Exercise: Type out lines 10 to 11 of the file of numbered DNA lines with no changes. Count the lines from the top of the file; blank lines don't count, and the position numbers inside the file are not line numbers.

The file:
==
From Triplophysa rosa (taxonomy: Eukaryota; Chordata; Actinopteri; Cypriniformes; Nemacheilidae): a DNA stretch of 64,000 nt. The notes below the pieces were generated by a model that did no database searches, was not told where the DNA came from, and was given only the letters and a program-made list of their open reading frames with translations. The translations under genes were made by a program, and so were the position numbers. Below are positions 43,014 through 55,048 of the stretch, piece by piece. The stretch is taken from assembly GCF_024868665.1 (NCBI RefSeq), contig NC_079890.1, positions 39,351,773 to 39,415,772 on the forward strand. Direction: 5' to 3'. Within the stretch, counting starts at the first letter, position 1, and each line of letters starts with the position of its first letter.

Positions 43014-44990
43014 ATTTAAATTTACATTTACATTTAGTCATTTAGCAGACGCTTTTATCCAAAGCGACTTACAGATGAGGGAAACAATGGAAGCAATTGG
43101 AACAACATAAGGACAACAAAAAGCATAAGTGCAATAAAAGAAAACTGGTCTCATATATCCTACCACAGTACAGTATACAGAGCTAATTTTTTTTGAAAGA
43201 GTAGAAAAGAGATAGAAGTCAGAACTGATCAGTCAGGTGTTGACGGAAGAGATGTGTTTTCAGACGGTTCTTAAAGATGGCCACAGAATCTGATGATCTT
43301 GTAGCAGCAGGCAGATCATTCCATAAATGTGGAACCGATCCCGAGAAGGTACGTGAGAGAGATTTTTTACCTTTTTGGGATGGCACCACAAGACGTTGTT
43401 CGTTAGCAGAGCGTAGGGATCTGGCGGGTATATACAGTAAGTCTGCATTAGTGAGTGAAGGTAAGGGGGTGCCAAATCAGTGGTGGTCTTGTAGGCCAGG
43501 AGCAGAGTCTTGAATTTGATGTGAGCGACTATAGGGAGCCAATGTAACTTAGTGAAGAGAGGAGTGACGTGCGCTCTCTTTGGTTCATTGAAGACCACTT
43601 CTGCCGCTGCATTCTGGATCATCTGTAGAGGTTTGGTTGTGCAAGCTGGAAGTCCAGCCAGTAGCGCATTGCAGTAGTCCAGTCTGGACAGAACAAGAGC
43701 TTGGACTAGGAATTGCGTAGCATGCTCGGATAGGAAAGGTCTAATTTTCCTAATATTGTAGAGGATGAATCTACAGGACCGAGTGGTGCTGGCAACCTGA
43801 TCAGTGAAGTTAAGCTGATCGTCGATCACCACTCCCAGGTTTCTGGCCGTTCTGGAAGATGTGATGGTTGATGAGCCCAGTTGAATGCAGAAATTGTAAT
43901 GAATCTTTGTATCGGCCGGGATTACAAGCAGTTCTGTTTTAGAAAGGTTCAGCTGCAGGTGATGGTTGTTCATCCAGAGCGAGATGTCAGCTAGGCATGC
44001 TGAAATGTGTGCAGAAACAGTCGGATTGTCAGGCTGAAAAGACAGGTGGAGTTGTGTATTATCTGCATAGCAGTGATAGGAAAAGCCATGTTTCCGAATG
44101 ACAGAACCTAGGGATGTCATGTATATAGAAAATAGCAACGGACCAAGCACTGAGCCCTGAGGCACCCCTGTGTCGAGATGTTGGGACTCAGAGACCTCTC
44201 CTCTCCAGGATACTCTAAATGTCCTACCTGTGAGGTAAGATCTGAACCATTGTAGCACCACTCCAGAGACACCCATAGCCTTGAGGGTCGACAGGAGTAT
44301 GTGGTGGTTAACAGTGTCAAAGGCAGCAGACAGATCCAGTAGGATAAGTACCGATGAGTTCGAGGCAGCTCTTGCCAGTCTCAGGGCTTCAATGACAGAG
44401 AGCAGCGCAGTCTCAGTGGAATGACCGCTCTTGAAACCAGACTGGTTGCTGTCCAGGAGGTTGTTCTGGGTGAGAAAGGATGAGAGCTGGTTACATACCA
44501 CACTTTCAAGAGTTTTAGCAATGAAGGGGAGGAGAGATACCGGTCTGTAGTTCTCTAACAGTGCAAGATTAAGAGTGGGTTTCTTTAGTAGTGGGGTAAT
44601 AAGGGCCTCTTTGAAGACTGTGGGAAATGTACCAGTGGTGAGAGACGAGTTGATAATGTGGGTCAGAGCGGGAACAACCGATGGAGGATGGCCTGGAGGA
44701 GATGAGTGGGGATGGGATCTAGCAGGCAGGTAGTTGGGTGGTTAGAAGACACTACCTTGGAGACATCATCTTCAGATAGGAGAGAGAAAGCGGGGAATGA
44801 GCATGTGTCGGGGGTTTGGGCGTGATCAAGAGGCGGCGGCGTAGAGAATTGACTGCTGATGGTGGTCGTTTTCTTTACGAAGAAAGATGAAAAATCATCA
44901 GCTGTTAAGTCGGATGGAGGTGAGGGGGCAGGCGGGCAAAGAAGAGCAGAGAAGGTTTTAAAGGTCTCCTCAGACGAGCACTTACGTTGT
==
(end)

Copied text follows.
43701 TTGGACTAGGAATTGCGTAGCATGCTCGGATAGGAAAGGTCTAATTTTCCTAATATTGTAGAGGATGAATCTACAGGACCGAGTGGTGCTGGCAACCTGA
43801 TCAGTGAAGTTAAGCTGATCGTCGATCACCACTCCCAGGTTTCTGGCCGTTCTGGAAGATGTGATGGTTGATGAGCCCAGTTGAATGCAGAAATTGTAAT